In spring, as the snow melts and the warm rains fall, many a nook and cranny fills with water. What was once simply a dip in an upland forest may now be a shallow wetland; a vernal pool teaming with life.
Vernal pools are easily overlooked as they dry out during the summer. But they offer vital breeding habitats to several species of amphibians in the spring. These species choose vernal pools over other wetlands because there are no predatory fish to eat their eggs.
Early this March, community members gathered to listen to a presentation by local naturalist Charley Eiseman on the critters—frogs, toads, salamanders, fairy shrimp—that are found in vernal pools. After the presentation, people learned from volunteer participants in last year’s Vernal Pool Plunge, a three-day training hosted by Hilltown Land Trust and the Wild and Scenic Westfield River Committee that taught representatives in sixteen towns how to certify vernal pools.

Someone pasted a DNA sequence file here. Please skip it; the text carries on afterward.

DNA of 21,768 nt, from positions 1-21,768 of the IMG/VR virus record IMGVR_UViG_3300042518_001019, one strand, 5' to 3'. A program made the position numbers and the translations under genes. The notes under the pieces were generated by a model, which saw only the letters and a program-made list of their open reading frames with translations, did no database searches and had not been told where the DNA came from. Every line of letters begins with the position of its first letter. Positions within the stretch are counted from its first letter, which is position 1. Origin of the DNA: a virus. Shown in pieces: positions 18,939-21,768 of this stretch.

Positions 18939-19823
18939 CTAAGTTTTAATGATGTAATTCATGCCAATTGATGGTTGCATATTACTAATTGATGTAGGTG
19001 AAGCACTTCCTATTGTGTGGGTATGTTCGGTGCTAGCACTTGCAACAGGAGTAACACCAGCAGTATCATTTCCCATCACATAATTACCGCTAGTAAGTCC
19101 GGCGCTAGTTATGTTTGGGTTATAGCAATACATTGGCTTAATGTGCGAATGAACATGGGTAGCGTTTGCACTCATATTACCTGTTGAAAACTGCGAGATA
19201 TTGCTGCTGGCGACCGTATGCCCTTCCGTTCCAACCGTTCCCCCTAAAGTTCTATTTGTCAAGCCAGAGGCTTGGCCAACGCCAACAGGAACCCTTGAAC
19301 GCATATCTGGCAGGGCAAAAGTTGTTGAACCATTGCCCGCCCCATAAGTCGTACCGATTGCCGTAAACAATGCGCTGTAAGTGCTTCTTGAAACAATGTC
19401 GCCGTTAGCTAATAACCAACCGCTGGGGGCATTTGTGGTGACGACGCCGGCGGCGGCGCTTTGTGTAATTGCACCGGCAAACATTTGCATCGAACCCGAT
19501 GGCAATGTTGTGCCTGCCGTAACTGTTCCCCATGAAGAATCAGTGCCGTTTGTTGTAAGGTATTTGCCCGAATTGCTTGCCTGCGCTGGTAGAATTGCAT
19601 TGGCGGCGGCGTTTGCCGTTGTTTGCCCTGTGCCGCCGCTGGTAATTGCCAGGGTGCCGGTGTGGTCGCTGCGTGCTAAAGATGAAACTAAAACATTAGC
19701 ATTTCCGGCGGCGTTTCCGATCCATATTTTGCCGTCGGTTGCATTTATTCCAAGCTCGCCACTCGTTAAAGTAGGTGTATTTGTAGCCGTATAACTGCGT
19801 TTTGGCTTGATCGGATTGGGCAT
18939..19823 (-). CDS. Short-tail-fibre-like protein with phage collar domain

Vernal pools offer a variety of environmental benefits as well. They sequester carbon, purify water, and retain water during flood and storm events. Certifying vernal pools is a way to protect these natural areas from harm. Since the 2019 Plunge training, volunteers have certified seven vernal pools.
There is still more work to do! Fewer than 1 in 8 mapped potential vernal pools in Massachusetts are certified. You can find resources on vernal pool certification and learn more about vernal pools and the Vernal Pool Plunge here on our website.
We are planning another Vernal Pool Plunge training in 2021! Please contact us if you would like to become a volunteer vernal pool certifier or if you are interested in having a trained representative investigate possible vernal pools on your land.